Saturday, March 31, 2018

Making Old Things New Again

I love that old New England adage, "Use it up, wear it out, make it do, do without."  That sort of thinking has kind of gone by the wayside in our throwaway society, where shiny and new is always thought to be better and is just a short click away.  Which is too bad, because some things are worth keeping--not just because they can be fixed, but because they have priceless sentimental value.

When my grandmother (my father's mom) died, we went through her things, and this old broken frame is one of the items that I took.  In it were photos of my mother and her five children.  We five were Grandma's only grandchildren, because my dad's only sister married relatively late in life and we never had any first cousins on his side.
That's me top-left, in 6th grade--with an awful hair-do and a string of pearls.  And please check out
my older brother's 'do, top-right: Justin Beiber ain't got nothin' on him!
My grandma had SO MANY framed family photos in her house (I think I inherited her taste for home décor!).  She was such a lovely, soft-spoken, refined, almost regal lady, and because she was this way, I always assumed that everything she had in her home was top-quality.  It certainly always appeared that way to me, due to Grandma's high-class aura.

But the truth is that she was a survivor of the depression, whose well-to-do father lost everything in the big crash of 1929.  He never recovered financially and became a broken man.  Grandma's mother, a tough, no-nonsense matriarch and mother of six, got a nursing degree and became her family's primary bread-winner.  Grandma was the oldest of her siblings, her father's favorite.  She had been given a roadster of her own and was ready to start college at Bryn Mawr--she was just totally living the life of Riley--when her world came crashing down.  She, too, eventually went to nursing school.  And she, too, eventually became the primary bread-winner of her family, when her husband died and left her with two small children, a six-year-old boy (my dad) and a two-year-old girl.  For the rest of her life, money was always very tight.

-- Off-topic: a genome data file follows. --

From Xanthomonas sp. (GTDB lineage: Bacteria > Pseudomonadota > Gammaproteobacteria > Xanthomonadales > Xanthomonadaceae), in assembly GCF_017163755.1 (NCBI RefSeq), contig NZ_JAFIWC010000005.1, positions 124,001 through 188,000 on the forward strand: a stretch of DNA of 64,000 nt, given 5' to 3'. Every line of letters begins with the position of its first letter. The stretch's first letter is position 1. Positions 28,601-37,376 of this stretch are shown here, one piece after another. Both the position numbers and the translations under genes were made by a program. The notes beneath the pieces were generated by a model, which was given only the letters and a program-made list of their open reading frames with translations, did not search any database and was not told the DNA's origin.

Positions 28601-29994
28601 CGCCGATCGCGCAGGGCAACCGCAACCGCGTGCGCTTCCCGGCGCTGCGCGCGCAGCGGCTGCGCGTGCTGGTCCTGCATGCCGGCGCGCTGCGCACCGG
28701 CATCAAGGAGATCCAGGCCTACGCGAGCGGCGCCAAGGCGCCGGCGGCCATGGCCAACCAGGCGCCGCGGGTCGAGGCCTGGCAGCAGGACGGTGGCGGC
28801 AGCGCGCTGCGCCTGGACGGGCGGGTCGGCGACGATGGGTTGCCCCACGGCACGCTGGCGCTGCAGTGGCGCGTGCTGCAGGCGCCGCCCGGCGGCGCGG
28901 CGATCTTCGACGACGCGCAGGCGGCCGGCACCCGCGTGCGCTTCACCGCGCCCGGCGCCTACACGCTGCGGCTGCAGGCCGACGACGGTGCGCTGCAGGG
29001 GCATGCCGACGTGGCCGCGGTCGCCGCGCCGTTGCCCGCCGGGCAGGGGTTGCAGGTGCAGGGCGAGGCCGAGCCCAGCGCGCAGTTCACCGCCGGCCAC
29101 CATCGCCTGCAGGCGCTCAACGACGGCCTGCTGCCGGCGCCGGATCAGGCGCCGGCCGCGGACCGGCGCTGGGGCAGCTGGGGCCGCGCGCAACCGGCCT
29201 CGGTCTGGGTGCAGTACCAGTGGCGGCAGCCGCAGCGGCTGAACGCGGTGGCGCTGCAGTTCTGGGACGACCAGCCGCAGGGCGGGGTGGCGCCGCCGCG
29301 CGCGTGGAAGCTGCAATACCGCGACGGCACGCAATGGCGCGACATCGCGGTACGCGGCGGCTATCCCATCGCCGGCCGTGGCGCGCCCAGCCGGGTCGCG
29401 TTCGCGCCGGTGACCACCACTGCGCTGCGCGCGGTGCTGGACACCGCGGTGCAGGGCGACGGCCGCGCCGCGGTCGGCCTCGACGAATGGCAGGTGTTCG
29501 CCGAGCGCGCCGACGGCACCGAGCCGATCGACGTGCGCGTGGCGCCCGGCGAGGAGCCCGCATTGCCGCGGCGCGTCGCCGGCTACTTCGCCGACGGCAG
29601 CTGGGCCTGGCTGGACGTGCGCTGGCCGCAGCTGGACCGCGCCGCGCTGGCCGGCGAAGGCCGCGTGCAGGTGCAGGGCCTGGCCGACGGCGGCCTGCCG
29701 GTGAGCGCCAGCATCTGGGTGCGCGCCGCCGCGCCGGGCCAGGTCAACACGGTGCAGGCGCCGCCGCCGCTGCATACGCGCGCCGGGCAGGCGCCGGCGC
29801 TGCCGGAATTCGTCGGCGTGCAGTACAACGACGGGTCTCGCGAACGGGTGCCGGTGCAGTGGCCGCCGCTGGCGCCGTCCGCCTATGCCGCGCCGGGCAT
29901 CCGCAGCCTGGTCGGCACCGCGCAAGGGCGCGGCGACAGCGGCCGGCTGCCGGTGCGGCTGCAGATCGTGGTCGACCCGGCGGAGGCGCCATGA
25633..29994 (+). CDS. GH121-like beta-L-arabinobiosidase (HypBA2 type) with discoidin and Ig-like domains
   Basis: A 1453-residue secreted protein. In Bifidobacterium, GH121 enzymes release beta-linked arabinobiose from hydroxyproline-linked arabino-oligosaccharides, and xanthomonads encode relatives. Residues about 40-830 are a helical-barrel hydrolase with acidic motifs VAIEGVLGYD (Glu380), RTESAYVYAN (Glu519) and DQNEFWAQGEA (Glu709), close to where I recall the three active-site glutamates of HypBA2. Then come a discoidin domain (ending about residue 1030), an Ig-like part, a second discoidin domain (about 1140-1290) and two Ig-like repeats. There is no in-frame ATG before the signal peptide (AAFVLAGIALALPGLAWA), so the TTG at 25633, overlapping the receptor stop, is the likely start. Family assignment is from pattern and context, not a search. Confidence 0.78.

So the truth was that everything Grandma owned was not the newest and the best.  This is what the back of that picture frame I inherited looked like.
The little oval on the bottom left had broken off completely and was being held to the rest of the frame by duct tape.

Just yesterday I was thinking about that frame, which I knew was hiding somewhere amidst all the precious mementos that had survived the culling process when we made the move from NH to VA about a year ago.  I have five children, too, just like my mom; and I thought it would be adorable to fill this frame with photos of them--my favorites from their toddler years, when they all posed wearing the same white sailor suit.

When I found the frame, which was in a trunk down in the basement storage area of our new house, I kind of laughed.  It probably should have gone into the dumpster when we moved, I thought.  But I never could have done that.  It was my grandma's.  We were everything to her, and that little broken frame was a symbol of her love for us.

It took a little bit of engineering to get the back of the frame in some kind of working order (truly, what it needs is a bit of soldering, but that's not going to happen--so duct tape it is!); to keep the broken piece from flopping, I added some cardboard strips for support.  (Hey, I was joking before, but perhaps I am an engineer!)
I am so pleased with the results--and so glad I decided to figure out how to give Grandma's frame new life.
Ahoy, cuteness!
We have very little space on the fireplace mantel in our new house, because we have a huge flat-screen TV hung on the wall right above it.  But this sweet little frame--an homage to both my grandmother and my boys--fits perfectly.
I am so pleased with how it looks.  It's like a whole new frame in the front.  No one needs to know what's going on in the back but me--and the great thing is that whenever I do look at all that duct tape, I'll think of my grandma and smile.


  1. Awww, it's great, but I'm sad our pictures are gone!

  2. Wow, what hardship your Grandmother faced!! What did you do with your sibs photos?

  3. What a beautiful way to combine her life and yours. Maybe you kept the original pictures under the new ones?

  4. Okay, friends, you're all making me feel very guilty. Because I'm usually an incurable pack-rat when it comes to photos or sentimental items--but these photos were cracked, discolored, curled up...and then some of them ripped apart when I removed them, because they'd been glued in. I took the photo beforehand thinking that would preserve the memory, and I threw away the originals. As I said, now I feel guilty about it!! I think that big move last year changed the way I feel about holding onto too many things.

    Maybe I'm getting payback for tossing them, though; because the frame already fell apart. The duct tape isn't really doing the trick. Now I wish I'd just kept it in the trunk with Grandma's photos in it and bought a brand new one for the pics of my boys...Oh, well! Live and learn!